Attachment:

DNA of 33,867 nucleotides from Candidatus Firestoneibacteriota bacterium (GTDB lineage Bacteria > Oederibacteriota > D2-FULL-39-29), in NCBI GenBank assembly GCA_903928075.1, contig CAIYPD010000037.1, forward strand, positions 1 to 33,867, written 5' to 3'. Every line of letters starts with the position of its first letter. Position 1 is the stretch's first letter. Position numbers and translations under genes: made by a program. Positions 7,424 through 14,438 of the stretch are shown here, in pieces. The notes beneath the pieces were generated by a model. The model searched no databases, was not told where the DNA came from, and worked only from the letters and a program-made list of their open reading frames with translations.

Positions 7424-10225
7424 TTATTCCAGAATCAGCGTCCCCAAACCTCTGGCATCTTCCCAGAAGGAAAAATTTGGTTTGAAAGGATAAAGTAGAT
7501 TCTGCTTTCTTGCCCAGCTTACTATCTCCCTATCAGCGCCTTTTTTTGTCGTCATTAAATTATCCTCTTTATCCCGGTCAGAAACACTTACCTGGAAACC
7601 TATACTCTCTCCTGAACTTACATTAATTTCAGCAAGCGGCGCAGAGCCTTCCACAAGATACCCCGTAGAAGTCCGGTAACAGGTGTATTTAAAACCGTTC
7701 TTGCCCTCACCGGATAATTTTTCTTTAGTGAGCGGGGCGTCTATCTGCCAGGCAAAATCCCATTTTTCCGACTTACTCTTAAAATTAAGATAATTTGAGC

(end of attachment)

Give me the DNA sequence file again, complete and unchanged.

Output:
DNA of 33,867 nucleotides from Candidatus Firestoneibacteriota bacterium (GTDB lineage Bacteria > Oederibacteriota > D2-FULL-39-29), in NCBI GenBank assembly GCA_903928075.1, contig CAIYPD010000037.1, forward strand, positions 1 to 33,867, written 5' to 3'. Every line of letters starts with the position of its first letter. Position 1 is the stretch's first letter. Position numbers and translations under genes: made by a program. Positions 7,424 through 14,438 of the stretch are shown here, in pieces. The notes beneath the pieces were generated by a model. The model searched no databases, was not told where the DNA came from, and worked only from the letters and a program-made list of their open reading frames with translations.

Positions 7424-10225
7424 TTATTCCAGAATCAGCGTCCCCAAACCTCTGGCATCTTCCCAGAAGGAAAAATTTGGTTTGAAAGGATAAAGTAGAT
7501 TCTGCTTTCTTGCCCAGCTTACTATCTCCCTATCAGCGCCTTTTTTTGTCGTCATTAAATTATCCTCTTTATCCCGGTCAGAAACACTTACCTGGAAACC
7601 TATACTCTCTCCTGAACTTACATTAATTTCAGCAAGCGGCGCAGAGCCTTCCACAAGATACCCCGTAGAAGTCCGGTAACAGGTGTATTTAAAACCGTTC
7701 TTGCCCTCACCGGATAATTTTTCTTTAGTGAGCGGGGCGTCTATCTGCCAGGCAAAATCCCATTTTTCCGACTTACTCTTAAAATTAAGATAATTTGAGC